All eyes on the debt debates

The National Debt Clock is seen February 19, 2004. The clock has since been redesigned to accommodate more figures.

JEREMY HOBSON: Now let's get to Washington where there are two big economic stories going on today. The first involves the federal debt ceiling. Lawmakers are scrambling to come up with a deal to raise the nation's $14.3 trillion borrowing limit in exchange for trillions of dollars in spending cuts over the next decade.

Democratic Congressman Chris Van Hollen is a chief negotiator on the debt ceiling and he told Marketplace this morning that there may be a deal by the end of this week.

CHRIS VAN HOLLEN: Well, we're very focused on trying to raise the debt ceiling in a way that runs through the end of next year. We think having to do a series of debt ceiling increases actually creates more uncertainty in the marketplace -- better to get it done all at once if we can.

Let's get some analysis now from Richard DeKaser. He's an economist with the Parthenon Group and he's with us live from Boston as he is every Wednesday. Good morning.

RICHARD DEKASER: Good morning.

HOBSON: Well Richard, it seems like whatever happens -- if something happens this week -- that it's going to have some pretty big implications for the economy if we're talking about trillions of dollars.

DEKASER: Well, that's right. You know, the talk all along has been about kicking the can down the road a few months and revisiting this but, the Congressman just mentioned something which gets us past the election season, and that would be large -- that is to say it would involve likely large budget cuts over many years. And the key issue here -- the absolute critical issue -- is the timing. Most of our budget woes are really long term issues and they mostly speak to things like entitlements such as Social Security, Medicaid, and Medicare. Short run, there's actually been talk of being lenient and even persisting tax cuts like the payroll tax cut we had this year. So it could be very big and the timing's going to be critical.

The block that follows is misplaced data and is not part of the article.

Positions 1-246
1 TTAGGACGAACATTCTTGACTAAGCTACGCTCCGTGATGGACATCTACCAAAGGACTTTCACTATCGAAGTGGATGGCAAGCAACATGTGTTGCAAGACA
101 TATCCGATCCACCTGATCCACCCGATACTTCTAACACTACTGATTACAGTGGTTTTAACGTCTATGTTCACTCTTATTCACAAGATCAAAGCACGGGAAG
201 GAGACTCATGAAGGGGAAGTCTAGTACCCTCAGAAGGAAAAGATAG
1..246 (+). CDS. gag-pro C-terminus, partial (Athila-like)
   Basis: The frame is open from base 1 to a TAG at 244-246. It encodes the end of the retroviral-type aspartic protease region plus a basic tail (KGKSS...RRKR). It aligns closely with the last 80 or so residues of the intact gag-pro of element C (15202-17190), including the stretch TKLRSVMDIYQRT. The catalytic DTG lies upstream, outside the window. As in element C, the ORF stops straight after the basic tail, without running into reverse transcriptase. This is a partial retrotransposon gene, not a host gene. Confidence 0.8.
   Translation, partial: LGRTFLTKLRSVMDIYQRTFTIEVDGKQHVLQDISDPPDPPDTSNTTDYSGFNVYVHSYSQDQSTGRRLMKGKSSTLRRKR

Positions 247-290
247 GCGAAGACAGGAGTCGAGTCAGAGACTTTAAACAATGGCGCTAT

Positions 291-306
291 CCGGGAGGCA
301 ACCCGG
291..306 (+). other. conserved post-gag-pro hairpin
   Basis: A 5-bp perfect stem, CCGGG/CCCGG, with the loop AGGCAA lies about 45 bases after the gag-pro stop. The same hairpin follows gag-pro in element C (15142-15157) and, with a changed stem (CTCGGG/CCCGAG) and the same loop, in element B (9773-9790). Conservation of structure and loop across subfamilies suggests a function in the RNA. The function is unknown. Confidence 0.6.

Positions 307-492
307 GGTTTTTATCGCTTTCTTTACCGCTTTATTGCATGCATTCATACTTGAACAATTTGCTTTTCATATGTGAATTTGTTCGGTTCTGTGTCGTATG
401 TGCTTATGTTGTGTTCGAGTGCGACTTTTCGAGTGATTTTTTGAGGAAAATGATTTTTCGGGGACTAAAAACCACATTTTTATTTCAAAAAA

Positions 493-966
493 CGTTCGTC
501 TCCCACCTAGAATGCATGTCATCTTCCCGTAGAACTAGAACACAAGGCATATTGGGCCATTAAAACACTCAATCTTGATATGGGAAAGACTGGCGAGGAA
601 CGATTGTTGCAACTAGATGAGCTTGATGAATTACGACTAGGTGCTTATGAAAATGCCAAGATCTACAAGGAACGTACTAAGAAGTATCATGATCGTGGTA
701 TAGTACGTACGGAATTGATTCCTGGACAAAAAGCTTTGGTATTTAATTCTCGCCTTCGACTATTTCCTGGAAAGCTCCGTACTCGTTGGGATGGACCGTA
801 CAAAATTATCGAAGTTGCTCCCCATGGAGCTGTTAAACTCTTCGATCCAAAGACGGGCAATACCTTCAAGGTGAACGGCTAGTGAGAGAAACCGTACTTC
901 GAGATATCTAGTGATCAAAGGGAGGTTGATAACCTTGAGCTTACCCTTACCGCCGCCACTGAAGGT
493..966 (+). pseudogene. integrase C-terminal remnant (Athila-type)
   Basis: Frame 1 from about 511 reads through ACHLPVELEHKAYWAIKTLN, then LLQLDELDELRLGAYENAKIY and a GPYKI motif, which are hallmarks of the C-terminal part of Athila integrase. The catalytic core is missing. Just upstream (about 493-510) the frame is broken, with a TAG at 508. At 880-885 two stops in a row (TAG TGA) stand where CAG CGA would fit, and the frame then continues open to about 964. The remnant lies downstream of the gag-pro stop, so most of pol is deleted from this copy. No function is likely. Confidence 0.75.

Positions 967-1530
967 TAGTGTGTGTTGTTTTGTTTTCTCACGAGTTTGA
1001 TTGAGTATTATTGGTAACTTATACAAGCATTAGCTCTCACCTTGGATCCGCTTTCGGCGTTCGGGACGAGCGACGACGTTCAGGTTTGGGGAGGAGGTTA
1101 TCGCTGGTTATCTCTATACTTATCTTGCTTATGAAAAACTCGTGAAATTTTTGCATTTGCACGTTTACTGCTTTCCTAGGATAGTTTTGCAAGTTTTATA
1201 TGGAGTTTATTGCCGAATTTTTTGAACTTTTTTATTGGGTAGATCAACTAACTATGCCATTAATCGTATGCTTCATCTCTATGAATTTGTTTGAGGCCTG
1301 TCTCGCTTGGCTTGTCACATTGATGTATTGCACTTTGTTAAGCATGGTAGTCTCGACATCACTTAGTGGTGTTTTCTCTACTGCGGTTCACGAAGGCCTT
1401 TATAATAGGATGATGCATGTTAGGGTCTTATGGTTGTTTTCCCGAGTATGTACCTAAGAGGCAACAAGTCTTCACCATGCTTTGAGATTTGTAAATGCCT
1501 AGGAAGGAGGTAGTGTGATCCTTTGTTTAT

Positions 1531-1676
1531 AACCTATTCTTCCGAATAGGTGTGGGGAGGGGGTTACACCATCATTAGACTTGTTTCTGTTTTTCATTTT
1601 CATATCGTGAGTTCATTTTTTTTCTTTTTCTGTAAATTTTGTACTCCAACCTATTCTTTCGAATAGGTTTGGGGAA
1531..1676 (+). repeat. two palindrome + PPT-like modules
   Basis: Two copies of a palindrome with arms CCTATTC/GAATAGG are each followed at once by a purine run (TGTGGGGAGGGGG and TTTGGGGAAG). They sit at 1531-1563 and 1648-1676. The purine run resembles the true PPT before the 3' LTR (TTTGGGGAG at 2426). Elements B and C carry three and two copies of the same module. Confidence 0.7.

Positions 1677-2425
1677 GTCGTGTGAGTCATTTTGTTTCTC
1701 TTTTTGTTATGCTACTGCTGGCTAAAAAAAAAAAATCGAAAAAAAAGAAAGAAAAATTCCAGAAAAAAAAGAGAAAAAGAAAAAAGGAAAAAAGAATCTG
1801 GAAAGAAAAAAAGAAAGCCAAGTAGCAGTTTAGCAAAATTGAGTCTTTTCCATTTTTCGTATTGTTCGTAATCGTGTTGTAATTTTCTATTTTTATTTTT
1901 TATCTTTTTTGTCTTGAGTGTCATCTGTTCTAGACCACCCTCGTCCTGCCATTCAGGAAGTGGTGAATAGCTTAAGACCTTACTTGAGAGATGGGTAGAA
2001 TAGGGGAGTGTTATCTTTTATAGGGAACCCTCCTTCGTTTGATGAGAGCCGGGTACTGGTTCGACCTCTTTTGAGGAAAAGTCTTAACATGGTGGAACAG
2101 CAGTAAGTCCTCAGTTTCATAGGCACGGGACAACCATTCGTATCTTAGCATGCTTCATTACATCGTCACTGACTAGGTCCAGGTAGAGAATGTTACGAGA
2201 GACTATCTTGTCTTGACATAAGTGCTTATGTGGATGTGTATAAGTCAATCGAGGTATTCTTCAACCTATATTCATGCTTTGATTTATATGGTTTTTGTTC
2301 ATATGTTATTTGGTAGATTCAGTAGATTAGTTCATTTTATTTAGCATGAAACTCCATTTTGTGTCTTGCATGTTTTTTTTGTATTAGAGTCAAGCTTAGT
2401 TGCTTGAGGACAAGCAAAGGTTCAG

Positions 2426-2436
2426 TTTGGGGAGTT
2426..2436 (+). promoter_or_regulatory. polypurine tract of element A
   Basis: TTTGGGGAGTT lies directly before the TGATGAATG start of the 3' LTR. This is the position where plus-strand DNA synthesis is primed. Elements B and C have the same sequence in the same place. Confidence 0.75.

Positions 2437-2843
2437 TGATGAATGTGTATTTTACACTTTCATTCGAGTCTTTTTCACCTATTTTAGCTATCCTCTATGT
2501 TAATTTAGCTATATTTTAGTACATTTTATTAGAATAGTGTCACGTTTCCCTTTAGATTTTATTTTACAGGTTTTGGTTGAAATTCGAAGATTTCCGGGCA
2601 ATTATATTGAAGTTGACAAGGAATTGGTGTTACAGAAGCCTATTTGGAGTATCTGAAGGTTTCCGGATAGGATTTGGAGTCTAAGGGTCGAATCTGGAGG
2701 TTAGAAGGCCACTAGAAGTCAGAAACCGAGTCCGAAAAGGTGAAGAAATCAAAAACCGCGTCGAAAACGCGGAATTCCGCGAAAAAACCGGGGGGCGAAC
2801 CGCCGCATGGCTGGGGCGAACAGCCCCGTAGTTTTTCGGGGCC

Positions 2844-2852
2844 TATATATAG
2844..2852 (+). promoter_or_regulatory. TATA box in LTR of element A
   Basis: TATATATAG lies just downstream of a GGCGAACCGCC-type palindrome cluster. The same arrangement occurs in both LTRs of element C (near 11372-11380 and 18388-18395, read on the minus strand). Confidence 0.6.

HOBSON: So by add to the deficit in the short run, get the economy going, and make the big cuts in the long run. Would markets be satisfied with a deal like that?

DEKASER: The markets would be satisfied if one critical thing was met, that is they were given assurance that these long term commitments would be met. Something which was hard coded into the legislation that would prevent spending from increasing for example above certain levels without being financed by taxes -- that would assure Wall Street.

HOBSON: What about the other big story, Richard that's going on in D.C. today, the Fed wrapping up its two-day meeting. Anything we should pay attention to on that front?

DEKASER: I think relatively speaking, this one's going to be a sleeper. I think the Fed's not going to change interest rates. They're not going to announce any major new programs to buy securities as they've been doing for the past couple of years. And in part, I think the Fed's tranquility reflects everything we've been talking about. As long as this huge uncertainty is going on in the tax front, the Fed's going to have great incentive to wait and see how it all plays out.

HOBSON: Richard DeKaser, economist with the Parthenon Group, thanks so much as always.

DEKASER: My pleasure.

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